Author’s Note: If you want to know your Strokes Gained Off the Tee (Driving) and exactly how important your fairways and the misses are, log onto for a 1-Round FREE Trial.

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Opinion & Analysis

Yo GolfWRX: “Are you betting on Tiger Woods to win the Masters?” (Bonus: A March Madness-inspired shot attempt)



Equipment expert Brian Knudson and Editor Andrew Tursky discuss a variety of topics including Tiger Woods being the favorite at The Masters. Also, a Fujikura Pro 2.0 shaft unboxing, Knudson paints the new TG2 studio, and Tursky tries to go viral during March Madness season.

Enjoy the video below!

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Opinion & Analysis

Tiger shoots opening-round 68 at Bay Hill, is now the Masters betting favorite



It’s happening. Tiger Woods is playing good golf, and the Masters hype train is full-steam ahead. After opening at 100-1 odds to win the Masters, Tiger is now the favorite to win at Augusta in 2018, according to Jeff Sherman, an oddsmaker for (according to his Twitter bio).

After 9 holes (he started on the back nine) at the 2018 Arnold Palmer Invitational at Bay Hill — where Tiger has won eight times — he was sitting at 3-under par. What also happened at that time was Sherman updated Tiger as the favorite to win the Masters. Clearly, bettors and Tiger fans had seen all they needed to see in order to put their money down on him winning another Green Jacket in 2018.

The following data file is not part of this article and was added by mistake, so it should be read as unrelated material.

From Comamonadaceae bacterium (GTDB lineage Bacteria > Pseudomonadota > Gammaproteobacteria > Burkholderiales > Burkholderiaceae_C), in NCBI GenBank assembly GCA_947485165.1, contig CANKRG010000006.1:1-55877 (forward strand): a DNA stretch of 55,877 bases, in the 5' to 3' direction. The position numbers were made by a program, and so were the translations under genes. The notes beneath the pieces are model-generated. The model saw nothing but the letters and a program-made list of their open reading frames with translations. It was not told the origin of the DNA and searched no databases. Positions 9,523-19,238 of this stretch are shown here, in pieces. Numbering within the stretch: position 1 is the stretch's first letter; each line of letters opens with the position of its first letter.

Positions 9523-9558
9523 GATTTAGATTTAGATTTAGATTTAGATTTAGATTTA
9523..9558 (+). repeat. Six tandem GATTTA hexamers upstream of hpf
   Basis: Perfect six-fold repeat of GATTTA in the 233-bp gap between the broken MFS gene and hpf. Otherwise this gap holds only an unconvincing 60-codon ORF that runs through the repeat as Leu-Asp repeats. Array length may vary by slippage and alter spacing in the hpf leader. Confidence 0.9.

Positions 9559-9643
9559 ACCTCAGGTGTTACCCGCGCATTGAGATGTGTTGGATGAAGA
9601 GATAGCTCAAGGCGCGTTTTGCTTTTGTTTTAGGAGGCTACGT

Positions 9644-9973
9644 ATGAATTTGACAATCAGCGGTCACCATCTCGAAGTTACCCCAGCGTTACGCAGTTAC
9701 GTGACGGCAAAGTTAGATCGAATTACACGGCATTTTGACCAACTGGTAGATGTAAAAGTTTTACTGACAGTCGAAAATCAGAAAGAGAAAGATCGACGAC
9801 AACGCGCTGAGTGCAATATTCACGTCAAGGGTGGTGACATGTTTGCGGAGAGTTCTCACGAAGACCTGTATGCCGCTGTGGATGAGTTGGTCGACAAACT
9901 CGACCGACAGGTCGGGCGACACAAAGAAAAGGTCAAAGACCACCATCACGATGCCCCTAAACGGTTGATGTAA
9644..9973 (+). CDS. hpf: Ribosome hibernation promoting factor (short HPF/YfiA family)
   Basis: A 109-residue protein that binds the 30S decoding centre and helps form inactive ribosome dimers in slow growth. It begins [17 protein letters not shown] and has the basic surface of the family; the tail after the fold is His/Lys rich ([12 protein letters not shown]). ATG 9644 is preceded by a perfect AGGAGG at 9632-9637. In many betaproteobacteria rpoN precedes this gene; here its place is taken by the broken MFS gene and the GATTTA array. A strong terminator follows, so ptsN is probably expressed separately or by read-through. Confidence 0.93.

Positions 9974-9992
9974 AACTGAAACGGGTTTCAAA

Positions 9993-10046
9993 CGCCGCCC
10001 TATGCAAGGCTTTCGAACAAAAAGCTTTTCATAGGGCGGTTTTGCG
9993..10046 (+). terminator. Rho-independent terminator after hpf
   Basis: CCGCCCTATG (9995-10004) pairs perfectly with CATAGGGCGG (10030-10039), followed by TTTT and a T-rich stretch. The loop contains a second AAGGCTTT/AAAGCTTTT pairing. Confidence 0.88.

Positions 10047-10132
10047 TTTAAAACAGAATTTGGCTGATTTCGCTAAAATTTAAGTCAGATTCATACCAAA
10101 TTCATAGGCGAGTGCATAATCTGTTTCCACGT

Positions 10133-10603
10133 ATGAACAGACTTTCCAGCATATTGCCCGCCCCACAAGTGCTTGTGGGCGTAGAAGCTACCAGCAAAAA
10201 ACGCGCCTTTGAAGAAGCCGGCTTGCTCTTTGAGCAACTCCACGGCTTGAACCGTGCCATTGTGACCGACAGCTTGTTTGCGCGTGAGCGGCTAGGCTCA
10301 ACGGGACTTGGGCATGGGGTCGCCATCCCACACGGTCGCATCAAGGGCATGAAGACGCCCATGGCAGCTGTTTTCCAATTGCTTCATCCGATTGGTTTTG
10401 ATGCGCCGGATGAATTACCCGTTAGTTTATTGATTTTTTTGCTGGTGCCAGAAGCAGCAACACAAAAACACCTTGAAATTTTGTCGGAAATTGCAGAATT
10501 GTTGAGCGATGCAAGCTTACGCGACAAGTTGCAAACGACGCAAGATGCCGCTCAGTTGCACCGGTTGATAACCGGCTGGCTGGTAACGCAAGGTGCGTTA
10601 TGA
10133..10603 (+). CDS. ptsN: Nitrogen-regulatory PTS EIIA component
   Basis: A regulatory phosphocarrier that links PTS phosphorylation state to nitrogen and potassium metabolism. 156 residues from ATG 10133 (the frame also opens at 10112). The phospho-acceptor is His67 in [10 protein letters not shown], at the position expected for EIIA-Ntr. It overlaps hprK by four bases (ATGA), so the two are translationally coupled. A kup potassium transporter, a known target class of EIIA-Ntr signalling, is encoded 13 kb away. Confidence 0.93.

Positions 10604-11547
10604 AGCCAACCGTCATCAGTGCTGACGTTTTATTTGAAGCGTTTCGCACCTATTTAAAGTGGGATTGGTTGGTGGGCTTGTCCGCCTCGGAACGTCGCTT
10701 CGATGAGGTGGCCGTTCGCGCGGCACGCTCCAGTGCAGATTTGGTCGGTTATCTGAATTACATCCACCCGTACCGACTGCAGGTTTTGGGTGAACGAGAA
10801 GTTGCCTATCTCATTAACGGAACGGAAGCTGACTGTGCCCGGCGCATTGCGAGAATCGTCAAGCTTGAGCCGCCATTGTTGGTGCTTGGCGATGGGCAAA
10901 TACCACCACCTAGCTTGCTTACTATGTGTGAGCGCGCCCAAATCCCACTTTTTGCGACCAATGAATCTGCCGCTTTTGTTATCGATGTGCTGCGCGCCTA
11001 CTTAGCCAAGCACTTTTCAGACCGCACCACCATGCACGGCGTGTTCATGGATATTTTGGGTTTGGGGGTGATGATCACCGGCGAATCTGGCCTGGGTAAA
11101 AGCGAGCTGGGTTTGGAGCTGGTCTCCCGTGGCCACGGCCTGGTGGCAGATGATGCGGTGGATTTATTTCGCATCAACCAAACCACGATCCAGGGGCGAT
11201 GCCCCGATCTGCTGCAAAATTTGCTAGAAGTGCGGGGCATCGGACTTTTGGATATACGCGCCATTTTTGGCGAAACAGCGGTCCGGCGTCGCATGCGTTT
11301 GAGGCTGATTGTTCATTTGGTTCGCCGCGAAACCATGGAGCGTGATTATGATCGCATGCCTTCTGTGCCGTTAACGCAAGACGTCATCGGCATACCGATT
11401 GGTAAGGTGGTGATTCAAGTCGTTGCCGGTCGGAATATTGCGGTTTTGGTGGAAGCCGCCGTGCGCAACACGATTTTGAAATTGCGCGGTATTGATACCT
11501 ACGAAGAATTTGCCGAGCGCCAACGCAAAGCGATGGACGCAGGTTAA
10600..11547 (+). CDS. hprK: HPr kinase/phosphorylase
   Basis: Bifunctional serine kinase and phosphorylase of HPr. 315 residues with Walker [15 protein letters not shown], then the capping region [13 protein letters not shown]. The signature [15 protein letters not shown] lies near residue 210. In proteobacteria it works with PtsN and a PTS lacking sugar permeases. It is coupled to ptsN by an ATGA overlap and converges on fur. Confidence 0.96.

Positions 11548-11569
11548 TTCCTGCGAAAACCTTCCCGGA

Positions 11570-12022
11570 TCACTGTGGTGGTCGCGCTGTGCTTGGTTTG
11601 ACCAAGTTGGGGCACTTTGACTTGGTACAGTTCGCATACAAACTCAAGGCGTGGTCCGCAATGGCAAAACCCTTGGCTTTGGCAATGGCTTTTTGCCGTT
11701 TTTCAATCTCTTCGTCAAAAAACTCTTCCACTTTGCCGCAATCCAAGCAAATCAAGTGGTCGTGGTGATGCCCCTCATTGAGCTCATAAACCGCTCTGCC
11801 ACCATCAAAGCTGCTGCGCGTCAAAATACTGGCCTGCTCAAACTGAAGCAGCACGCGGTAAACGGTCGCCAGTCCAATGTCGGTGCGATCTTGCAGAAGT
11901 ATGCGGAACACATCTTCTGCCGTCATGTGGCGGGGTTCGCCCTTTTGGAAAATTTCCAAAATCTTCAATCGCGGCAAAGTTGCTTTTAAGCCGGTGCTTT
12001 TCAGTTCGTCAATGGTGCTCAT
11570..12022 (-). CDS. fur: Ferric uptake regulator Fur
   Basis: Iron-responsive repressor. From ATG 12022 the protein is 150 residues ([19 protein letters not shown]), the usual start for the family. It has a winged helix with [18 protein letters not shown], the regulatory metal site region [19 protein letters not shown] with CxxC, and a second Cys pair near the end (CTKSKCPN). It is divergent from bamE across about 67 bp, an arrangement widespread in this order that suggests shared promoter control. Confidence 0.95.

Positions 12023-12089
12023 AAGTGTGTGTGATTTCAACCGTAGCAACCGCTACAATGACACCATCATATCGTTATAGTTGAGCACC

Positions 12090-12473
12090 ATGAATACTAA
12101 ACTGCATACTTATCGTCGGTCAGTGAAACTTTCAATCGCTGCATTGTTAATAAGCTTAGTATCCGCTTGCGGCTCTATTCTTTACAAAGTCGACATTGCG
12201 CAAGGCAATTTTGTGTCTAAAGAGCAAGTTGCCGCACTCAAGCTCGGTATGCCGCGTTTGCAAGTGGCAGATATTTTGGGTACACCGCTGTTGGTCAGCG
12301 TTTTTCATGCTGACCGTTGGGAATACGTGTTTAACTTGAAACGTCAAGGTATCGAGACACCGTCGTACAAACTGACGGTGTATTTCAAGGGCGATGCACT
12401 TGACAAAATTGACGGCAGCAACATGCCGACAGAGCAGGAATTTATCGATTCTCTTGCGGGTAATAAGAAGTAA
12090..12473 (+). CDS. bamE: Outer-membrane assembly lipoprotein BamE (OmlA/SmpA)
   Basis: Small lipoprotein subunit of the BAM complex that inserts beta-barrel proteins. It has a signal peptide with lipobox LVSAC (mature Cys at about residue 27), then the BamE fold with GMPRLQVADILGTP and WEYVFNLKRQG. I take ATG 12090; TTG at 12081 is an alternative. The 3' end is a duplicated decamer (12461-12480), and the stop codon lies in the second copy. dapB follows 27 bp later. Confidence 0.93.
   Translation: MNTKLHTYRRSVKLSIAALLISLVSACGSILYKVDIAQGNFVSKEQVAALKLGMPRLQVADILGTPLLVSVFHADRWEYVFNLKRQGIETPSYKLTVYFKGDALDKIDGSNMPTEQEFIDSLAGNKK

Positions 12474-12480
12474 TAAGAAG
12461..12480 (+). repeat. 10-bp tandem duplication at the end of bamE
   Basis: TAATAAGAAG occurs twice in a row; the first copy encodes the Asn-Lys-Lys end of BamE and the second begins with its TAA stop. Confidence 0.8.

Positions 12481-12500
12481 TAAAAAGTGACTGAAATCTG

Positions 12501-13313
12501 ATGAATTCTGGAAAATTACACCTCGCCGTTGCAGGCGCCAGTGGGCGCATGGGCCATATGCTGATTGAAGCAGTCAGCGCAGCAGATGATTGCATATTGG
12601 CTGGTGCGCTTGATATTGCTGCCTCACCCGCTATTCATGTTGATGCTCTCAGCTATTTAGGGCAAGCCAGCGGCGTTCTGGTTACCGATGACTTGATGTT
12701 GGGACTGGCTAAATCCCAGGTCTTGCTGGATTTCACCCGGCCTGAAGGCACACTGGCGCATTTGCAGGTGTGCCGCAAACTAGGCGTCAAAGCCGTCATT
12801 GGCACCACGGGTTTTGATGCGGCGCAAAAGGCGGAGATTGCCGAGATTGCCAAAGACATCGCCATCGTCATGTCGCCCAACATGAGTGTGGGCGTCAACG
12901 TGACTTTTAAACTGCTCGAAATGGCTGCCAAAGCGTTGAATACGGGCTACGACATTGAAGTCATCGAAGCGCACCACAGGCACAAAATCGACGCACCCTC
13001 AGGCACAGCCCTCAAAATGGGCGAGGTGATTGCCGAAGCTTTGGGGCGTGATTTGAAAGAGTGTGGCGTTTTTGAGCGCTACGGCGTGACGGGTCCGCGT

Related: See the clubs in Tiger’s bag

On the course’s third hole, however, with water looming left, Tiger hit a foul ball with a 3-wood off the tee and later realized the shot had gone out-of-bounds. Tiger was hot under the collar after hearing the news, and he threw his 3-wood headcover backwards in disgust as he started walking back to the tee to reload. He salvaged double-bogey, and he then made three more birdies coming home to complete his 4-under par round of 68; one of the birdies was a 71-footer after which all Tiger could do was smile.

Woods currently sits in a tie for fifth place, just two shots behind the leader Henrik Stenson.

Can Tiger win at Bay Hill for the ninth time? Will you bet on Tiger as the favorite to win at the Masters? Will Tiger win the Masters?

The questions above would have seemed ridiculous to ask just a month ago, but they’re now legitimate. Welcome back to the spotlight, Tiger.

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19th Hole